YMHLC member spotlight: Jill King

MHA Admin Tue, 02/28/2023 – 10:12

March 01, 2023

The 2022-2023 Mental Health America Young Mental Health Leaders Council (YMHLC) represents young leaders from across the U.S. who have created programs and initiatives that fill gaps in traditional mental health services in their communities. This year’s cohort is working to address mental health across many areas including education, housing, foster care, addiction recovery, and state-level policy.

Over the next several weeks, get to know the 10 amazing individuals using their lived experience and youth perspective to make big differences in the lives of those around them.

Name: Jill King  
Pronouns: she/her  
Location: Statesboro, Georgia  
School: Georgia Southern University  
Leadership and other positions: Cofounder and president of the Students with Disabilities Advocacy Group at GSU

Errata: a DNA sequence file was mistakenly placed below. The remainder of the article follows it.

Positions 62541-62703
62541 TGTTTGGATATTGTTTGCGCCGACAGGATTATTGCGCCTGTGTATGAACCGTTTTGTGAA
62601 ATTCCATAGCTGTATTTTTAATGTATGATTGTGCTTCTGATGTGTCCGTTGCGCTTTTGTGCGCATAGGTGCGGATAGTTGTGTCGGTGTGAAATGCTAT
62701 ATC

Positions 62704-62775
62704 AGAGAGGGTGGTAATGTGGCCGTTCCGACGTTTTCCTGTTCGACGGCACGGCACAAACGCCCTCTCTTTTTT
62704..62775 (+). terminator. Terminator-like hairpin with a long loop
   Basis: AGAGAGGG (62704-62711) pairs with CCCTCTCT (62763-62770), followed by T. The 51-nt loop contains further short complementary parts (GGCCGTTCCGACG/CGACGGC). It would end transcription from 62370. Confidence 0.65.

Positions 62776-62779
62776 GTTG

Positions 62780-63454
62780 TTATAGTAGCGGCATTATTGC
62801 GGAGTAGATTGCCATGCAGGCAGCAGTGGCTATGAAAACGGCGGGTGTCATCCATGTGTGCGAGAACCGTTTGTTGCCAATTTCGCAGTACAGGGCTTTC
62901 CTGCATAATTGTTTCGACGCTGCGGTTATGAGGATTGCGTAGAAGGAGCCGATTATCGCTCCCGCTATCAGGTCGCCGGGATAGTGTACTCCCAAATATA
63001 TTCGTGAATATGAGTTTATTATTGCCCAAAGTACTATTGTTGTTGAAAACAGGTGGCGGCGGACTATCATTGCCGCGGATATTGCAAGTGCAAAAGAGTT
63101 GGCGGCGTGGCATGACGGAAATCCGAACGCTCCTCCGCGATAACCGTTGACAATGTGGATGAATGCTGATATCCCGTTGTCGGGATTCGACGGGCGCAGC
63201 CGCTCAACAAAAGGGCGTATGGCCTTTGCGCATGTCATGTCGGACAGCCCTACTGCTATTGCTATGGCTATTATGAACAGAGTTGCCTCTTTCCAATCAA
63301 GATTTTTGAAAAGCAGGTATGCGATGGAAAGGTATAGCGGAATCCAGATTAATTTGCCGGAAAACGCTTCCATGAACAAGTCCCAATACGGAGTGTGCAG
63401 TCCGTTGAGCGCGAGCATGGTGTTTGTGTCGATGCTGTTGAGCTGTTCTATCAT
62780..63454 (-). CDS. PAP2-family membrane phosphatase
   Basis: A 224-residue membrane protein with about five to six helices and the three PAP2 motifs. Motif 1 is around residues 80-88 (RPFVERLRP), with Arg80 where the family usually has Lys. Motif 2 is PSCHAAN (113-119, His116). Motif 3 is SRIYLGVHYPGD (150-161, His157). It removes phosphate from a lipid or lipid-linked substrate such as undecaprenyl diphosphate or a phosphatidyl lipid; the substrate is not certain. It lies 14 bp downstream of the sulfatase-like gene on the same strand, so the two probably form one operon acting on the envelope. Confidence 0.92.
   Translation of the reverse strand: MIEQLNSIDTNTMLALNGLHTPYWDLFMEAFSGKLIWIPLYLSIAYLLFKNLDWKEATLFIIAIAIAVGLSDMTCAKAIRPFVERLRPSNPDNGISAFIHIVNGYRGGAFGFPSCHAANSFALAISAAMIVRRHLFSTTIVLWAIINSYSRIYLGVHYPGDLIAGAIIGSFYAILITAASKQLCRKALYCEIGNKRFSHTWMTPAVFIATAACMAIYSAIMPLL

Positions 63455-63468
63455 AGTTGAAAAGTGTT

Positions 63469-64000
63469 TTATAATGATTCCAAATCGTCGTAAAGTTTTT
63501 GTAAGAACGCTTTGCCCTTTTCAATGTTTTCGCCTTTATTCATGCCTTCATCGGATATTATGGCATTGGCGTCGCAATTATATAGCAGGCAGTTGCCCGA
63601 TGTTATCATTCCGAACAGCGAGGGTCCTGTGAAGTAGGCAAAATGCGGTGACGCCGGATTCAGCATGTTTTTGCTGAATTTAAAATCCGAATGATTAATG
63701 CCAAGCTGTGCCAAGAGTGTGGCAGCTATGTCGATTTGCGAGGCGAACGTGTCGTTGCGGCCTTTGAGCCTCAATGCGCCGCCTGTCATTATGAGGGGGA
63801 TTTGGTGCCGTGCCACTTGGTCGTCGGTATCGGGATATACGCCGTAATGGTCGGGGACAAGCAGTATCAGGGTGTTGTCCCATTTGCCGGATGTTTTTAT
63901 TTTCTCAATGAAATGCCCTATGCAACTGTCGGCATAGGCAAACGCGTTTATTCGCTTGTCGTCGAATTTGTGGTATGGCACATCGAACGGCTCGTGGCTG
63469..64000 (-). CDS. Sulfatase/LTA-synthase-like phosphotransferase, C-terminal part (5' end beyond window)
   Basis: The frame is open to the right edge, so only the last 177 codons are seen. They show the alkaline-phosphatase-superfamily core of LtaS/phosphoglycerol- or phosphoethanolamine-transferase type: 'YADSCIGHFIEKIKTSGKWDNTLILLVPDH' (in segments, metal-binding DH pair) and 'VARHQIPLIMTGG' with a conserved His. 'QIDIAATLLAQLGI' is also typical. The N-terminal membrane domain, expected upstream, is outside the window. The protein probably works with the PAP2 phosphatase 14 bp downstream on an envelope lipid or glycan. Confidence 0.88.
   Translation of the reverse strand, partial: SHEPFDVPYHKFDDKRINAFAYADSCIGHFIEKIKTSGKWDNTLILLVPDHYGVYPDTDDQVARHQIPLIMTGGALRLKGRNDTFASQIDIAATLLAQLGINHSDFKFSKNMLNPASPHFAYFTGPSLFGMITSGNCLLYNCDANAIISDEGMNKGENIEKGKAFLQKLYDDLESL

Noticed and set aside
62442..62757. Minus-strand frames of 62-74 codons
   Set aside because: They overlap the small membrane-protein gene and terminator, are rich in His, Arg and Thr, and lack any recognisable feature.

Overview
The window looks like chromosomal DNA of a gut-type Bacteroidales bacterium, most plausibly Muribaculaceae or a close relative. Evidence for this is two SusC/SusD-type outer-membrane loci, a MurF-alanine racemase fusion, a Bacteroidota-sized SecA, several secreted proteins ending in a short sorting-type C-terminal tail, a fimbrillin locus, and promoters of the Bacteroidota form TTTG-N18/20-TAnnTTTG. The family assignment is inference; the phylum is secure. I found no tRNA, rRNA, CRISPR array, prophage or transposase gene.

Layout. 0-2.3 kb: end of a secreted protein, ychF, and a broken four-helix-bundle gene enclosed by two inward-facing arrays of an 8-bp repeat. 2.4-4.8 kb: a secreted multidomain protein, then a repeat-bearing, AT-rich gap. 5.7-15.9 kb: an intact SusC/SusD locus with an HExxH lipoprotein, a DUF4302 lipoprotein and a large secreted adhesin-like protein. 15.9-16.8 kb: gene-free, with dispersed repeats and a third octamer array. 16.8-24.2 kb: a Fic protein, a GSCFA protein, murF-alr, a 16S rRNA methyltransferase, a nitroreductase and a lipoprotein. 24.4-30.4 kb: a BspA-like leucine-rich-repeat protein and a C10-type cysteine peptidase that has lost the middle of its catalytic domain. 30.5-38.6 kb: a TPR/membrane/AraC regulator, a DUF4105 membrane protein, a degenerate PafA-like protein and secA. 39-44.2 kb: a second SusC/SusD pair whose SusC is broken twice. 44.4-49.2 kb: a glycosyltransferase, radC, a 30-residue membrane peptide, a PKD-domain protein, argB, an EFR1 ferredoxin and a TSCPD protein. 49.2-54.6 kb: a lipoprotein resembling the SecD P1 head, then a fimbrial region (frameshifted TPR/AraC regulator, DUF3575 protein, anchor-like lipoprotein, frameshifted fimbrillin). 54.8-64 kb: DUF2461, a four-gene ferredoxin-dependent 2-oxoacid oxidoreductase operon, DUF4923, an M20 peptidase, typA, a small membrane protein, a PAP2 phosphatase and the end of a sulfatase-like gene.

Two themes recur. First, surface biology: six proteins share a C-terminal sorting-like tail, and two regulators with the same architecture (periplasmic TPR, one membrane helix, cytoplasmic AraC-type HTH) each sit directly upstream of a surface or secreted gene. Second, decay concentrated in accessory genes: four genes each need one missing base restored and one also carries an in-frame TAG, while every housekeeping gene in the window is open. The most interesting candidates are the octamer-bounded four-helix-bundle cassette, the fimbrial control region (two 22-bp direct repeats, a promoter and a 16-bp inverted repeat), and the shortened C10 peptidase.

Social media: @jill_gking on Twitter and Instagram

Photo submitted by Jill King

Why did you want to join the YMHLC?

I wanted to join MHA’s YMHLC so that I could meet and work alongside other young advocates. This recent wave of Gen Z advocates is so powerful, and I saw YMHLC as an opportunity to connect and advocate as a united front.

Tell us about your work and interests.

I do a lot of disability advocacy, focusing sometimes on blindness and chronic pain. I do this through writing and with the Students with Disabilities Advocacy Group, a group I co-founded that is run by and for the disabled. I work to discuss and highlight voting access for the disabled community alongside policy advocacy on a state level. I also enjoy opening conversations around mental health, disability, and trauma.

What is the biggest lesson you have learned from other YMHLC members?

The best lesson I have learned from my fellow YMHLC members has been about prioritizing my own mental health and well-being as an advocate and leader. We have been able to foster and encourage kindness and consideration for one another as advocates.

What are your mental health advocacy goals?

My mental health advocacy goals are to become a therapist and focus on the disabled community and provide culturally responsive care. I also make goals to open further conversations about disability and mental health to then make policy change.

Photo submitted by Jill King

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